When we were backpacking in Thailand in 1992 we stayed at a backpackers guesthouse called the New Merry V (not to be confused with the more basic original Merry V). It is ideally situated in Banglamphu, just across the road from the riverboat stop and close to Khao San Road, but in a more pleasant, quieter location. It had just opened when we stayed there so it was spotlessly clean. We walked past it in 2005 and it looked the same, but we didn't see any of the rooms. The rooms are all very basic but some have bathroom and a/c, and the more basic ones have shared facilities and fan. There is a restaurant and a travel agent, and several other restaurants nearby. There are loads of budget and backpacker accommodation around this area, and on Khao San Road. Best to ask to see a room before you commit to somewhere. If you don't like the look of the place, move on to the next one.
The Grand Palace is awesome, an absolute must see. Note there are clothing regulations and knees and shoulders must be covered, although they will rent out appropriate clothing if you need. To get there, take the Chaophraya Express Boat to Chang Pier (Tha Chang). Walk through the pier then through the market and you'll see the white wall of the Grand Palace across the street on your right. The entrance is at the second gate. Don't miss the Emerald Budha. Watch out for touts outside the Palace telling you it's closed because it won't be! Don't forget your camera - you'll take loads of photos of this amazing complex! Open daily from 8.30am to 3.30pm, entrance fee 500B as of early 2020.
Wat Po - Another must see. Close to the Grand Palace, Wat Po is also known as the Temple of the Reclining Buddha because of the very impressive gigantic gold plated Buddha which is a massive 46 metres long and 15 metres high. There is also a massage school here, with a very good reputation. Open daily from 8.00am to 5.00pm, entrance fee 100B as of early 2020.
Chao Phrya River - River taxis and tourist boats go regularly up and down the river stopping at many points, and it's well worth exploring this way. You pay on the boat (costs vary - we never understood how they worked out how much it should be!! - but were minimal).
From some of the stops you can also arrange Klong tours on your own private longtail boat. These tour the canals (klongs) which go off the river. We did this the first time we were in Bangkok and thought it was really magical. It was a bit disappointing second time but we were maybe just unlucky. We just opted for the 1 hour tour because we'd done it before, but on reflection an hour probably wasn't enough. You can get charters from most of the canal stops, we got one at Tha Chang. Ask them to take you up the smaller side canals - they're usually the most interesting.
River Kwai - Well worth taking a day trip to the River Kwai in Kanchanaburi, 130km west of Bangkok. The famous bridge and the beginning of the 'Death Railway' which lies just outside town are a poignant reminder of the thousands of POWs who died in the Second World War. Walk over the bridge, visit the War Cemetery and the moving Jeath War Museum.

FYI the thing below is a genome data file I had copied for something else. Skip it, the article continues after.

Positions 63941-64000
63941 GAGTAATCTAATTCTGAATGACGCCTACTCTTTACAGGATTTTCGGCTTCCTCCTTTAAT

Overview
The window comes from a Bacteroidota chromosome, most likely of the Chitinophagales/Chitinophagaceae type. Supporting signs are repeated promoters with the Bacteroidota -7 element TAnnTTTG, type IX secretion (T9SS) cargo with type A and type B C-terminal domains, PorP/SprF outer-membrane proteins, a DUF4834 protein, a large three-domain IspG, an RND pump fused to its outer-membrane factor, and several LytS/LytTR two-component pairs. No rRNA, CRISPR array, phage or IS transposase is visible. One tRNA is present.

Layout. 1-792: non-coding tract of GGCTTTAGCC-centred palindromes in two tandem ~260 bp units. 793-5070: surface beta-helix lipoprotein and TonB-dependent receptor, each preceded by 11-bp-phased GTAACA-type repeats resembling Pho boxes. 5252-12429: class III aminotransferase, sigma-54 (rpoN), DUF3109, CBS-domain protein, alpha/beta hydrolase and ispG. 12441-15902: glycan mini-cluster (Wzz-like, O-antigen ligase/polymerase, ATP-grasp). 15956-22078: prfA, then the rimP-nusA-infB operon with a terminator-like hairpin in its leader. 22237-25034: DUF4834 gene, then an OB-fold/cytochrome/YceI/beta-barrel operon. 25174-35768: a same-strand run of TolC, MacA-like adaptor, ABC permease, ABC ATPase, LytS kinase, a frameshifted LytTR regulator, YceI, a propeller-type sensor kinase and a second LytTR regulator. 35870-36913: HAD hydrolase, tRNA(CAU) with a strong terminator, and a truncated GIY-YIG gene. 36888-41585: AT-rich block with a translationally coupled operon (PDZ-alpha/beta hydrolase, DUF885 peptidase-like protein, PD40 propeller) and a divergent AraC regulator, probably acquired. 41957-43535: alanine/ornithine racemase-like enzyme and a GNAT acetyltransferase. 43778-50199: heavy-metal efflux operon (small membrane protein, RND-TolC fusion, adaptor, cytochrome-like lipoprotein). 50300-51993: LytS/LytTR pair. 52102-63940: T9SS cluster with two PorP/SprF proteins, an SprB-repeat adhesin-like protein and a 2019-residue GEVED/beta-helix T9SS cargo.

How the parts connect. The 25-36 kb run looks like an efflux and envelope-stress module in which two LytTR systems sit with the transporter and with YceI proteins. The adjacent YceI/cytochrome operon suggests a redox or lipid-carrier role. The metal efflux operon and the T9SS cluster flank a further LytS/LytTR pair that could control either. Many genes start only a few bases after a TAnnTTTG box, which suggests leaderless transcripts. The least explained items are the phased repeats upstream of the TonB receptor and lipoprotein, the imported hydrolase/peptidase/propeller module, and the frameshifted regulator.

Floating Market - The floating market at Damnoen Saduak, 110 kms west of Bangkok has become a very touristy event but is like nothing you'll see anywhere else and still worth a visit to see the Thai's traditional way of selling and buying fruit and vegetables from their boats. Although it's full of tourists, it's still colourful and fun.
Bangkok Gem Scam
A scam that has been going on in Bangkok for many, many years is the Gem Scam where tourists are advised that there is a sale for one day only, and are encouraged to buy gems believing them to be good quality, high value stones, only to find that they are practically worthless. It is an absolute disgrace that the authorities in Bangkok still let this go on, and many Thai police are also involved in the scam, but at least we can make people aware of it, so hopefully less will be caught out.
The tourist will be approached (usually approaching a popular tourist area such as the Grand Palace, Wat Po or a Tourist Office) by a smartly dressed Thai who speaks perfect English. The Thai then asks the tourist where he is going and then advises him that the particular tourist attraction he is planning to visit is closed today for a special holiday. The Thai tells you that he is trained to assist tourists and proceeds to tell you how lucky you are because today there is a great special offer where you can buy sapphires or other gems for a specially discounted price and that you can sell them when you are back home for a huge profit. He gets a tuk tuk for you and of course the tuk tuk driver is in on the deal and reiterates what a great deal it is and how lucky you are to be allowed to buy. If you are approached by a Thai person be on your guard, especially if he tells you somewhere is closed. Just thank him for his advice and carry on your way.Click here and here to read more about the Bangkok Gem Scam.